I said, “We’re going to be needing assistance on a continuing basis,” explaining that while our office was working on a number of fraud investigations, we didn’t have access to MCS — short for “Modernized Claims System,” the amusingly clumsy name for their centralized computer system.
From the time of that initial conversation, we became telephone buddies. I was able to call Ann and have her look up whatever I wanted — Social Security numbers, dates and places of birth, mother’s maiden names, disability benefits, wages, and so on. Whenever I phoned, she would drop whatever she was doing to look up anything I asked for.
Ann seemed to love my calls. She clearly enjoyed playing deputy to a man from the Inspector General’s Office who was doing these important investigations of people committing fraud. I suppose it broke the routine of a mundane, plodding workday. She would even suggest things to search: “Would knowing the parents’ names help?” And then she’d go through a series of steps to dig up the information.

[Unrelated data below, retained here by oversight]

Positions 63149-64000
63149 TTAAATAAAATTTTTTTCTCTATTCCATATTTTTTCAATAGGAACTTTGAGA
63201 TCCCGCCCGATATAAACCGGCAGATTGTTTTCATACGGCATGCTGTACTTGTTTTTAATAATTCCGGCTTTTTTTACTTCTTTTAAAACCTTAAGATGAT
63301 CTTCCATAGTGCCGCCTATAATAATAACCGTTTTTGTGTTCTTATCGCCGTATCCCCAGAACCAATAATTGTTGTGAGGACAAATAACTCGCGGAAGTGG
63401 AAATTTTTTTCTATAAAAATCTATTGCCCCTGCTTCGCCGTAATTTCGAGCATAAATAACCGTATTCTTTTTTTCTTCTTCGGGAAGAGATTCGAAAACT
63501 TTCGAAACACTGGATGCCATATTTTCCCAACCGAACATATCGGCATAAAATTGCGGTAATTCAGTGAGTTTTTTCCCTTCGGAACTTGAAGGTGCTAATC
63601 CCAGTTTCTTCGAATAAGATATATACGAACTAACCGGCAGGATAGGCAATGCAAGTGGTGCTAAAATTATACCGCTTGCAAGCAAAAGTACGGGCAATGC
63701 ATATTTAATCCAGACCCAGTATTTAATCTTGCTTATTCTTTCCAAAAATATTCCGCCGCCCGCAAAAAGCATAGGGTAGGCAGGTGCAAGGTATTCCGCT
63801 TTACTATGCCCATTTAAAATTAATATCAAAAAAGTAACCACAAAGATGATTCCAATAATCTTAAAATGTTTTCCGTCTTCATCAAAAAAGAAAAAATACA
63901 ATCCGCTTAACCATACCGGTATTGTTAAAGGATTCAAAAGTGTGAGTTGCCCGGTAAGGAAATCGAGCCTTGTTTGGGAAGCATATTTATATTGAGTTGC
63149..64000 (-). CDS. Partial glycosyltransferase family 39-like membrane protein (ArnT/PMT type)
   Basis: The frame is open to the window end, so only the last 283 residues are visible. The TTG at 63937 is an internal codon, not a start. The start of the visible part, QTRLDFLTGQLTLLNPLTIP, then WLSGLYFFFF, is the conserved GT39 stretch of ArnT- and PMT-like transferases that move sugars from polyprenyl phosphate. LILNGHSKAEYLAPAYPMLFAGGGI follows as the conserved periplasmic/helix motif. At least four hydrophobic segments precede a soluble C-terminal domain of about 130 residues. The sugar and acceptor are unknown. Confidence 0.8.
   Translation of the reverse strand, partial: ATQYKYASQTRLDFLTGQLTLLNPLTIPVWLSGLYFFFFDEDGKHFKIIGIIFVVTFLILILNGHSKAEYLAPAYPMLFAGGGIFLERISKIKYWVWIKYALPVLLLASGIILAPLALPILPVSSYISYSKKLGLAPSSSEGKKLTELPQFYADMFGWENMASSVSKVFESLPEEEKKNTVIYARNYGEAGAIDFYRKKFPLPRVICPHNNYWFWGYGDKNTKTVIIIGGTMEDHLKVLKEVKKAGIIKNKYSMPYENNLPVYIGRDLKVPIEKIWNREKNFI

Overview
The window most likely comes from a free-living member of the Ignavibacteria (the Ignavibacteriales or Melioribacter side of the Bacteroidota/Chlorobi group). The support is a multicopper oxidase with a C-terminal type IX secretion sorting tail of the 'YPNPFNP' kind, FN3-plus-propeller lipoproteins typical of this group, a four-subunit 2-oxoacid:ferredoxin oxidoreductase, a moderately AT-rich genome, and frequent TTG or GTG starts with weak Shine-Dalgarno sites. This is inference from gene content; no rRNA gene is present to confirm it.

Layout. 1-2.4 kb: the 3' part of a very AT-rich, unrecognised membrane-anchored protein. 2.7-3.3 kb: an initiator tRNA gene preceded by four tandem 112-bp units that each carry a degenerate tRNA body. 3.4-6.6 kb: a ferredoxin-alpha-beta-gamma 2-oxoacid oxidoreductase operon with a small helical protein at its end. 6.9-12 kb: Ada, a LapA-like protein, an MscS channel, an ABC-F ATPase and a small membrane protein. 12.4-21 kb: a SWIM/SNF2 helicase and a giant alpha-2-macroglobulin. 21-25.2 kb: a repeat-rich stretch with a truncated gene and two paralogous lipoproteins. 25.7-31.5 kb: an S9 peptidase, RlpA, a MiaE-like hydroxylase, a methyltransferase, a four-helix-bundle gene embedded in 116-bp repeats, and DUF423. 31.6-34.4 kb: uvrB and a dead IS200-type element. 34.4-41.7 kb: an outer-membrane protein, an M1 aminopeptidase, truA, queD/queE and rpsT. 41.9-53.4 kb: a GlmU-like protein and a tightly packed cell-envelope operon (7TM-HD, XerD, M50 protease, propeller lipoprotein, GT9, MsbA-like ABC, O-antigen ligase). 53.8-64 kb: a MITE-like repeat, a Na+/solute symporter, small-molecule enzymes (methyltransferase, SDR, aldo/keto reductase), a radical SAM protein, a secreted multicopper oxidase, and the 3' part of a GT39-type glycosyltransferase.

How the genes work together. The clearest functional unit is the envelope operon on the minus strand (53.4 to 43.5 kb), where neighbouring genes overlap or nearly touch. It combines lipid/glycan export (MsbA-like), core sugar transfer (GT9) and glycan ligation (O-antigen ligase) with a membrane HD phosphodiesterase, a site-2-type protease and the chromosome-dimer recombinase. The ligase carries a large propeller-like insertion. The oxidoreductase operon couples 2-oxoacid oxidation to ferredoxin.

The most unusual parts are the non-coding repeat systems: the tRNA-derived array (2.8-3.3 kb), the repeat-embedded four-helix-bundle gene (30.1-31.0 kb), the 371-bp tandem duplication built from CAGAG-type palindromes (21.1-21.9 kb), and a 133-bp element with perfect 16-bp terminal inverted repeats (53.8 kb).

On one occasion, I slipped, asking, “What’s the weather like there today?”
But I supposedly worked in the same city she did. She said, “You don’t know what the weather is!?”
I covered quickly. “I’m in LA today on a case.” She must have figured, Oh, of course — he has to travel for his work.
We were phone buddies for about three years, both enjoying the banter and the sense of accomplishment.
Mitnick said he actually spends more time public speaking about security issues -- up to 60 percent of his time -- than he does finding vulnerabilities -- with permission -- in clients' systems.
Watch his appearance on The Colbert Report: